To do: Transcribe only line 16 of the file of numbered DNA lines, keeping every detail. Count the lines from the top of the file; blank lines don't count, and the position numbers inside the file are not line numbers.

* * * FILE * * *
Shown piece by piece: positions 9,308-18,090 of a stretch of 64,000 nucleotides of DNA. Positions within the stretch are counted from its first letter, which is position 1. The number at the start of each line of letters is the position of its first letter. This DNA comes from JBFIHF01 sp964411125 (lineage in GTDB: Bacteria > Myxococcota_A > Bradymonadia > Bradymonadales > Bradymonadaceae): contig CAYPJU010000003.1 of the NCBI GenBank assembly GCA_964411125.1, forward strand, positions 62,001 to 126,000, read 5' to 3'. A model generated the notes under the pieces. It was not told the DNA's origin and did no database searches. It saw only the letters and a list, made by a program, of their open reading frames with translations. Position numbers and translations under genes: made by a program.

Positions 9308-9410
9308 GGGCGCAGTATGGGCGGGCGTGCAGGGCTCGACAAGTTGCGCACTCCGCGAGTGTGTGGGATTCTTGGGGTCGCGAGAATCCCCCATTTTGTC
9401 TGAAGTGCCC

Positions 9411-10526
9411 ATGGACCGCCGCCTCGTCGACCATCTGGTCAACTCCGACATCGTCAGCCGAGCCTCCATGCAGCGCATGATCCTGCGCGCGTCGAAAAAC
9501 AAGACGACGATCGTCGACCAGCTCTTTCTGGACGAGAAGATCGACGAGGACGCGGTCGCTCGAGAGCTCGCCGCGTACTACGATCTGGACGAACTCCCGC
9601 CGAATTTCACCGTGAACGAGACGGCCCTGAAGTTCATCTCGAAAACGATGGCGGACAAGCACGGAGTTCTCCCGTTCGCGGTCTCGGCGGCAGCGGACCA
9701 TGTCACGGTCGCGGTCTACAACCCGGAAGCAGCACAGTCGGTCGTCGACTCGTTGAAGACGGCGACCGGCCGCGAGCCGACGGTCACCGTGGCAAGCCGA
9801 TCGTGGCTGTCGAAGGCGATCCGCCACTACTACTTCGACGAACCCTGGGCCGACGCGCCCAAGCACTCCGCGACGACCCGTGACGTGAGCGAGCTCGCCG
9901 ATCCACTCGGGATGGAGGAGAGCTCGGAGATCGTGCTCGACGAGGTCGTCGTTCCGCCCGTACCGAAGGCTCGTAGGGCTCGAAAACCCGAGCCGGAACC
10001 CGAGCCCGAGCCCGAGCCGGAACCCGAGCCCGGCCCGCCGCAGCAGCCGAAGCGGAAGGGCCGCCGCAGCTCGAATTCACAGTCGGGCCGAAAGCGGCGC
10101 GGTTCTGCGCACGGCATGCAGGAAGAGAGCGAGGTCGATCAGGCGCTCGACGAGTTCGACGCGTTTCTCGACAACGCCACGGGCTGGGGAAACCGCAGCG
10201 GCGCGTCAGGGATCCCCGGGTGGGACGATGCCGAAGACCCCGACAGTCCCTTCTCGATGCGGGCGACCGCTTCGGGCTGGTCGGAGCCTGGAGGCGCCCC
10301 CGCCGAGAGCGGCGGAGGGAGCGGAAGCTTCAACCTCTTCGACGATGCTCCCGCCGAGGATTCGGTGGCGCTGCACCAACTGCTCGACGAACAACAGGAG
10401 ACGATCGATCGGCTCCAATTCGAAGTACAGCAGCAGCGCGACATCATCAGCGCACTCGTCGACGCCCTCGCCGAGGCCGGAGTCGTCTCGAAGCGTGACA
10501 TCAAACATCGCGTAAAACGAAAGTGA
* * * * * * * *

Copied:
10401 ACGATCGATCGGCTCCAATTCGAAGTACAGCAGCAGCGCGACATCATCAGCGCACTCGTCGACGCCCTCGCCGAGGCCGGAGTCGTCTCGAAGCGTGACA